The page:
Galaxy Note" has always been synonymous with "big phone," and that's still very much true today. Taking on the Galaxy S8's proportions of being tall and skinny, but applying them to a 6.3-inch display, the Note 8 is very tall indeed. At 162.5 mm, it's notably taller than the (158.4 mm) — all while also being wider and heavier as well
The Note 8 is huge, there's no way to get around it.
Even with very small bezels around the screen, that big footprint makes it rather tough to reach the top of the display or even reach across for a slide-in gesture from the edge. In many cases you'll have to awkwardly shift your hand, or just wait until you have both hands available to get everything done. In a pinch, you can use the one-handed mode, which shrinks the screen down to the corner so you can actually use it without fear of dropping the phone.
Some people love the big screen — that is, after all, often why they bough a Note in the first place. But if you aren't committed to it, and think you may be able to figure it out in the future, consider getting a smaller phone.
Part of what you get for that added size is two rear cameras rather than one. Samsung is using the most popular formula of two sensors with the same resolution behind lenses of different focal lengths — one "standard" field of view, and another that's roughly twice the length with a narrower field of view. They aren't the same sensor, though, and the longer lens has a narrower aperture of f/2.4 to the main camera's f/1.7 — that means it lets in less light.
Two cameras ... and not quite twice the capabilities.
In practice, the second camera offers you an extra shooting option and some more utility. As you zoom in, whether you're shooting photos or video, the software will automatically switch to the longer lens so you don't lose resolution. The result? Better photos and video with less noise. You can also just tap the "2X" button to switch to the long lens, giving you a narrower field of view and an altogether different look from a "normal" smartphone shot. It works particularly well for macros, provided you have enough light.
Samsung has also developed a "Live Focus" mode that lets you take photos with both cameras at once, and use that extra data to artificially blur the background ... or at least, what the camera thinks is the background. It doesn't always get that calculation right, and when it misses the mark it looks kind of funny. Thankfully the camera also saves the standard photo from the main camera every time you take a Live Focus shot — an escape hatch, of sorts. Live Focus is worth trying out, and it's capable of excellent results sometimes provided the conditions are all right, but this feature alone isn't enough to differentiate this camera from the Galaxy S8+'s single sensor and lens.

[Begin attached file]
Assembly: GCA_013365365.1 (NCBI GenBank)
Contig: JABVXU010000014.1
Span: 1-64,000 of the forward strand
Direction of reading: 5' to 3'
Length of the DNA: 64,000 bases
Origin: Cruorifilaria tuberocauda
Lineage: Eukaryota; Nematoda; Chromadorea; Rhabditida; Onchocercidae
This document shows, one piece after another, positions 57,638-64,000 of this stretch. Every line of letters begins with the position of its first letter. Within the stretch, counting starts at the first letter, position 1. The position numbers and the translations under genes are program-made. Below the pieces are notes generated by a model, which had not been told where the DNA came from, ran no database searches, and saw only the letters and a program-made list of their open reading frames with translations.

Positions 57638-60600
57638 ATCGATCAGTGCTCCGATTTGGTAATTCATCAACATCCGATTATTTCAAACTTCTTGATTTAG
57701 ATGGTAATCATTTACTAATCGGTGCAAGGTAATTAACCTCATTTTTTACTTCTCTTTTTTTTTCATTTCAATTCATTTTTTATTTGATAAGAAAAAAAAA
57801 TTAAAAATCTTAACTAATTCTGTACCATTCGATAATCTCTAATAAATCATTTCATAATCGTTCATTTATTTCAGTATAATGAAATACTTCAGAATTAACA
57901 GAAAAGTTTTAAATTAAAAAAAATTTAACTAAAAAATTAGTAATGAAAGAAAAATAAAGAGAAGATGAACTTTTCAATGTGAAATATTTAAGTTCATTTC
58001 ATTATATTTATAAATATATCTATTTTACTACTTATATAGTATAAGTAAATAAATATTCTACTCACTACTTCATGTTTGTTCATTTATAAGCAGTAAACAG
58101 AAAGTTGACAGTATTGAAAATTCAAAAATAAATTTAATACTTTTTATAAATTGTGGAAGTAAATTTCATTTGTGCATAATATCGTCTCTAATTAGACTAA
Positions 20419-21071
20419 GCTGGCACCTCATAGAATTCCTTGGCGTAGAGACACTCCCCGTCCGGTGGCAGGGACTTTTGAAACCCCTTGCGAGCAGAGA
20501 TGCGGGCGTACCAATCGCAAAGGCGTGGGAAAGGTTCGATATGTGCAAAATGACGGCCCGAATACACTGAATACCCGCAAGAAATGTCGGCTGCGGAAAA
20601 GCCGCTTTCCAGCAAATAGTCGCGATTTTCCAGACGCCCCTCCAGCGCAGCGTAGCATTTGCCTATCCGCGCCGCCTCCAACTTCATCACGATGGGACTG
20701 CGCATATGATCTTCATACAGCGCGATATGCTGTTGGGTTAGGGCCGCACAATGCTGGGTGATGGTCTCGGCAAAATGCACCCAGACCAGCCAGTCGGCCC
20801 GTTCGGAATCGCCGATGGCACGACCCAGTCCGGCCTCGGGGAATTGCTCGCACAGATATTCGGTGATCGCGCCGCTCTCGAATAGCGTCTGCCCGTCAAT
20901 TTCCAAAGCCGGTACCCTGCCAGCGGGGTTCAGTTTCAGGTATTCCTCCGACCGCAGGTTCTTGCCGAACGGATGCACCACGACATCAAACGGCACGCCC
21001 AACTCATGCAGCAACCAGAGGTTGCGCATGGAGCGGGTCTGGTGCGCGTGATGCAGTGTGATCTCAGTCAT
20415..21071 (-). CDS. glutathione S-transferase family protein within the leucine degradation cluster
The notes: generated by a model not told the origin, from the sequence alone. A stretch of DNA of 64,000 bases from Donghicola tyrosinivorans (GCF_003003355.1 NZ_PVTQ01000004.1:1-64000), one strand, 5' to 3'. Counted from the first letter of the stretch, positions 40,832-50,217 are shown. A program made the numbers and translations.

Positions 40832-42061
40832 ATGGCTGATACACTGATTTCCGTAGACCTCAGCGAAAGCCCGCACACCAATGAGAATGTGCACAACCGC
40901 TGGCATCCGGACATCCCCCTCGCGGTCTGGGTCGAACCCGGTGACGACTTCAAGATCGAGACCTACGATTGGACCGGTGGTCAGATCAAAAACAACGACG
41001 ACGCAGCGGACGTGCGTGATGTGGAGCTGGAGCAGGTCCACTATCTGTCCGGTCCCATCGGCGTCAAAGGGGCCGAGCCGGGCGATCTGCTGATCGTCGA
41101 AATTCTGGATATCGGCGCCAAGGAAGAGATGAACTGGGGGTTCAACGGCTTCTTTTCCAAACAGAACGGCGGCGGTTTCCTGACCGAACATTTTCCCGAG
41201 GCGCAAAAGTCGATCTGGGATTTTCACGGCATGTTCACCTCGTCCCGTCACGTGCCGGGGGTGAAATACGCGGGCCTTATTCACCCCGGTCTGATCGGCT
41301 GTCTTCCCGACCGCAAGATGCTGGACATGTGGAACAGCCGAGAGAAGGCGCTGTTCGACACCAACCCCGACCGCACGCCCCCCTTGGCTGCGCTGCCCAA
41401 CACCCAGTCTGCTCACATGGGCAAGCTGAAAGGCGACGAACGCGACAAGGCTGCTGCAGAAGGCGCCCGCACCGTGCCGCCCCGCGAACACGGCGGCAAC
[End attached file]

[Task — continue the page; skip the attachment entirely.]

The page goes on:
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The Note 8’s near-bezel-less 6.3-inch Quad HD+ Infinity Display with an 18.5:9 aspect ratio is one of our favorite parts about this phone. DisplayMate agrees with us too. It’s big, maybe too big for some people, but at least the company puts that screen to good use. There’s a new App Pairing feature that allows you to open up two favorited apps in multi-window at the same time, and there are a few new S Pen features that will satisfy the stylus users out there.
What’s more, the new dual-camera setup on the back performs incredibly well. While picture quality isn’t a huge step up from what we saw on the Galaxy S8 and S8 Plus, the extra 12 MP sensor with OIS allows you to take clear, concise photos and impressive bokeh shots in just about any situation.
No, it’s not perfect, but no phone is. Samsung’s fingerprint sensor placement is still super annoying, and this phone is expensive. If those things don’t matter to you though, the Note 8 might be the right phone for you. Check out our full review below!